Balancing that with sharing the work. Because I think a lot of us have fallen into this trap of thinking that sharing the work of being on Instagram, creating and curating that beautiful feed, doing 20 Instagram stories a day, showing up for Facebook lives. All of those things like people think this, that, that that is doing the work and that's not doing the work that's sharing the work. Um, unless you're in social media marketing or in some cases, you know, branding and things like that. But for the rest of us, for the rest of us, we need to spend more time doing the work then sharing the work. For sure. So that actually leads me into a couple of fun little questions that I have for you around social media. Um, because a large part of your work is on social media first. Do you love it or hate it?

Ellen:

I do. I truly love it and I've always loved it. I, you know, I have always been an early adopter of like every social media platform that has launched ever since. I'm not on Tiktok, but I watch other people.

Emily:

You're an early adopter.

Ellen:

But you know, like as, as a teenager, like I was the girl that was making my space themes for other people so that they could, you know, bling out their profile. But I didn't know what social media marketing was at that time. So there's, there's never been a time that I haven't loved it where I haven't used it. Um, and I think that if you use it for good, it can be so effective and so meaningful. It's when we get on our Facebook feeds and we start to hate our neighbors because of their political views that we start to go down Hill. So it's just about, you know, making, curating your social media feeds to be the content that you want to see that you want to consume personally and professionally and conveying that as well.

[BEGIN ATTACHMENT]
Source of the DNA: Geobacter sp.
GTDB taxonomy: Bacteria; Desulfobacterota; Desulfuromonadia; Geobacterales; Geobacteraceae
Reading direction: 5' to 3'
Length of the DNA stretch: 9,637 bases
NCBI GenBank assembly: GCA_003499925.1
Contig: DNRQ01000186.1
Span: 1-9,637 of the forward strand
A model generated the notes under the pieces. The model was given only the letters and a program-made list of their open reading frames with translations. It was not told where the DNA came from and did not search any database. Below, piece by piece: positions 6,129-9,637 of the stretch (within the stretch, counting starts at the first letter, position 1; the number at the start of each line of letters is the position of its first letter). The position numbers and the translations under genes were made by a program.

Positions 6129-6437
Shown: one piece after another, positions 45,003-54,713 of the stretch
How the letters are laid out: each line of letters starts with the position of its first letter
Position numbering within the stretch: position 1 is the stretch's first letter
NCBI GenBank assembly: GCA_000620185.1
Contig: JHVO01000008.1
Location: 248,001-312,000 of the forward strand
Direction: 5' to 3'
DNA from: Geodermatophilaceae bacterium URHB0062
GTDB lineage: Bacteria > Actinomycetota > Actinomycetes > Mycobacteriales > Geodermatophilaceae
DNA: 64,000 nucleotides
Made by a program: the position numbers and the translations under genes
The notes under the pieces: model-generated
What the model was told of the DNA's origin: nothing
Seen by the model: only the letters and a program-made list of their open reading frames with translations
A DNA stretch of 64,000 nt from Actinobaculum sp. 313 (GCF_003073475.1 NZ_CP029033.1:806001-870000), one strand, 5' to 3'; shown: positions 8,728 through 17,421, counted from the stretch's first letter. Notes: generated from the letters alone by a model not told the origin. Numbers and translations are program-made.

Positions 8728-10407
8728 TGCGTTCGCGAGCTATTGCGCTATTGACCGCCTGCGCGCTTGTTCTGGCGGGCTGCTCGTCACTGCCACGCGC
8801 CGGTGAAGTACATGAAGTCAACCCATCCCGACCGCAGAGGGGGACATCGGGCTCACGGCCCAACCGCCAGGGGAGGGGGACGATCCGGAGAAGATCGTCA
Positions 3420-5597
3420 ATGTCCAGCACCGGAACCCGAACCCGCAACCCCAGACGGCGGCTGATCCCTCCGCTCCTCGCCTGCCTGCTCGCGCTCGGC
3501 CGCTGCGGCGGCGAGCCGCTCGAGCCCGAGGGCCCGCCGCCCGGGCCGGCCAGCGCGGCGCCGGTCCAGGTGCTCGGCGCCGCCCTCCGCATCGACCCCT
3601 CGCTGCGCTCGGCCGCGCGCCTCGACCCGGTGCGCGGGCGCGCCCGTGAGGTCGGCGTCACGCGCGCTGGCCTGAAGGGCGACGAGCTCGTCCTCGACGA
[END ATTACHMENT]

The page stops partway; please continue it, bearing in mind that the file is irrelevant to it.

Emily:

Hmm. It's a good rule of thumb. I love that. Okay. Question number two, do you spend a lot of time on social media?

Ellen:

Sometimes? Um, I do spend too much time on social media. Yeah. But that's more of like a, a personal thing that's a, you know, if I have a day off, maybe I spend a little too much time scrolling. Um, I do think that I have really good boundaries with it and he, you need to because, um, when you're doing this all day, it's, it's easy to get sucked into your feet, your feeds and, you know, figure out what's happening around in, in the world around you. And, um, you know, those boundaries are really important. I think the, the biggest change I've made though to not spend too much time on it is that I've unfollowed almost all of them.

Emily:

Ooh, though, cause I have to tell you, I recently went and unfollowed everyone from my Instagram account to which, and we've talked about this on the show before, so I'm going to give a slight update. I stopped using my personal Instagram account in I think may of last year and didn't sign into it for a really long time. I've recently started creeping again, but part of creeping is I went in and unfollowed basically everyone except for, you know, so my closest friends and a couple of meme accounts. Um, okay. I want to hit back on this, um, on this thing you said I'm going to go around boundaries and you just sort of gave us one, but what boundaries do you have in place? Um, or sort of mindsets, like any sort of triggers perhaps that you, that see when it comes to balancing being on social with, you know, being active in real life.